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Amber Sea – Infantile Vision – EP Review

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Amber Sea
Infantile Vision
Famined Records
Out Now
Review by Rod Whitfield

When I heard that this band were French, I jumped at the chance to hear and review them. Outside our own country, I feel that France is the nation that has made the greatest leaps in heavy music in the last 10-15 years, having produced a surprising (for a country previously not really known as much for metal as other, more traditional places) number of very high quality acts during that time. Obviously there is Gojira, plus French bands such as Uneven Structure, Klone, Dagoba, Hacride, Hypno5e, Kadinja and many more have arisen and impressed during that time.

If they are French, they are probably going to be good.

Now, add Amber Sea to that ever-growing list. They are indeed good, very good in fact. Their progressive metal sound goes off in many different directions and on many different tangents. The underlying vibe is that of a djenty progressive metal act, however they stray into crushing deathcore territory at times, and cover straight up metalcore/post hardcore, death metal, ambient/electronic and even get quite poppy on occasion, with the clean vocals providing nice relief from the throat shredding vocal onslaught that surrounds them, all on one five track EP. It’s a pretty schizophrenic mix, but remains cohesive and highly listenable at the same time.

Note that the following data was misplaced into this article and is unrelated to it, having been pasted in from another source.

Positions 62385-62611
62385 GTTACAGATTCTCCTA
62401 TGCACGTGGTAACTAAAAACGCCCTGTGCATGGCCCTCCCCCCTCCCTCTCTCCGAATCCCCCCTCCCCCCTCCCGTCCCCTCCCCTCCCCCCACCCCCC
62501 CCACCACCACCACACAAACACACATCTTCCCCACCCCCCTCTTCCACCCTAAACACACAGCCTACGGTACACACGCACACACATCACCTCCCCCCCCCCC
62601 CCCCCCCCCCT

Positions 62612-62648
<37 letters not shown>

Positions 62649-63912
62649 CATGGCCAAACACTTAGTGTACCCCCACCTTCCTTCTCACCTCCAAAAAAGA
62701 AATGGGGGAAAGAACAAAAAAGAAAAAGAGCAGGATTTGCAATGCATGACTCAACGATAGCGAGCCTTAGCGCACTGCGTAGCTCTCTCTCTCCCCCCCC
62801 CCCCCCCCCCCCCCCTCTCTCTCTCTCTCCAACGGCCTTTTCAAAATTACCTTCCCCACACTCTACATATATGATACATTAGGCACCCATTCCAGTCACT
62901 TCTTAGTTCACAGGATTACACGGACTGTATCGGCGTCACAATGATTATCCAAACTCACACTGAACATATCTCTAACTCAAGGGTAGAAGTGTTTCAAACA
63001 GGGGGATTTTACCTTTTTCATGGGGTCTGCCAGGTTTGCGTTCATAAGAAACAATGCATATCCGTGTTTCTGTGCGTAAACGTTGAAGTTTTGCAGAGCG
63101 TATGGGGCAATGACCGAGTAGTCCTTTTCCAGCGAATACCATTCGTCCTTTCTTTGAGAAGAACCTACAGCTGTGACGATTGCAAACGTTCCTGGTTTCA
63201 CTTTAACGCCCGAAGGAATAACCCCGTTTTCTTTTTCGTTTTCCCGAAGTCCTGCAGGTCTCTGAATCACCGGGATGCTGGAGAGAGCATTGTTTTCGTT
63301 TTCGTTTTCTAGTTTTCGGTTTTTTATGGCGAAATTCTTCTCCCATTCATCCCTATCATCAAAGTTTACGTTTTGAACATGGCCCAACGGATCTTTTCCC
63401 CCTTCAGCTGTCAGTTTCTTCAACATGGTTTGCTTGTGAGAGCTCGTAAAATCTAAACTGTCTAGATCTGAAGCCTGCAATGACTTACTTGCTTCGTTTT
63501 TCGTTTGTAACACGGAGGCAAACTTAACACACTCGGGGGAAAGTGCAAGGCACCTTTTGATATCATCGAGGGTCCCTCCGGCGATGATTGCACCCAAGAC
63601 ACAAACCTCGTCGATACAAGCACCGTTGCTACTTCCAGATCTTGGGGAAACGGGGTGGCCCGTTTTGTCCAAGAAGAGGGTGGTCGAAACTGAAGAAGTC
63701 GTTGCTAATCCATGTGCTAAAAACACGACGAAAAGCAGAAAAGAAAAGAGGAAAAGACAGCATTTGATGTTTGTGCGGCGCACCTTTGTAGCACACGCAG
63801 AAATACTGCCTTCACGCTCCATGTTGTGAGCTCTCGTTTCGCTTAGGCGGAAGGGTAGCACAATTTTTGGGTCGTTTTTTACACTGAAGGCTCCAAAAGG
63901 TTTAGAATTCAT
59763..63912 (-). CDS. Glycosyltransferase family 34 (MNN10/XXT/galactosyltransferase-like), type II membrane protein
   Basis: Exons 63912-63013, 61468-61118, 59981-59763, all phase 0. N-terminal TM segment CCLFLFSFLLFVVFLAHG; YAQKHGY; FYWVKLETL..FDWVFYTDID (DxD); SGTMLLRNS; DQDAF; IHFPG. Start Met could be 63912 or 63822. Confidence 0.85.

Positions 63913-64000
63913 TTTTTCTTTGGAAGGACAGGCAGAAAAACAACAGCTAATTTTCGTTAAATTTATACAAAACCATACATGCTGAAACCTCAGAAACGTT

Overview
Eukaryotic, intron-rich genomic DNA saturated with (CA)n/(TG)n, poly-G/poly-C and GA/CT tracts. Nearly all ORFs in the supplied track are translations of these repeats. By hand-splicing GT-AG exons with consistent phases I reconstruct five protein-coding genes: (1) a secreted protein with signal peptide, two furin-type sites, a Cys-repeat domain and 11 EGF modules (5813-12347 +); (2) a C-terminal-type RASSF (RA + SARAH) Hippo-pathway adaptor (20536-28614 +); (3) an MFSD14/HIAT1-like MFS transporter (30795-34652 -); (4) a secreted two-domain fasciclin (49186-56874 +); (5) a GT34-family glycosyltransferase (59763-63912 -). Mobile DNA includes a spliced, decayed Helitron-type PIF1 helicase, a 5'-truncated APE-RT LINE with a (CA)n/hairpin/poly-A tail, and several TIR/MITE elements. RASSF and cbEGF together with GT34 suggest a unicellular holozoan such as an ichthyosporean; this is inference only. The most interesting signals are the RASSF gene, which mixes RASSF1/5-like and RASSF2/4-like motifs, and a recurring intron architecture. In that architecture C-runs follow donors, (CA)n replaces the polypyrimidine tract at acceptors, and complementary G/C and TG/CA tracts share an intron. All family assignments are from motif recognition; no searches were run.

They even showcase a slightly Mexican/Flamenco style during Deci (Mate), which also features the dulcet tones of former Periphery, now Monuments frontman Chris Baretto. They have managed to attract some serious guests for this release too, as Pierre Dane of the aforementioned KADINJA shows up on final track Black Materia: Meteor.

As you would expect from a band like this, the musicianship is exemplary, the guitar players especially displaying some pretty damn crafty chops whilst still allowing the songs to breathe. Plus, as an added bonus, the production is absolutely massive; a crystal clear wall of sound.

This EP is damn good value too, while only five tracks, it stretches out for almost 30 minutes of music, with the band eschewing radio formats and winding their tracks out to the six and seven minute mark and beyond.

This debut EP is anything but infantile, it is very mature and developed for a new band. The djent/progressive scene is quite crowded, but this one stands out from the crowd rather nicely indeed.

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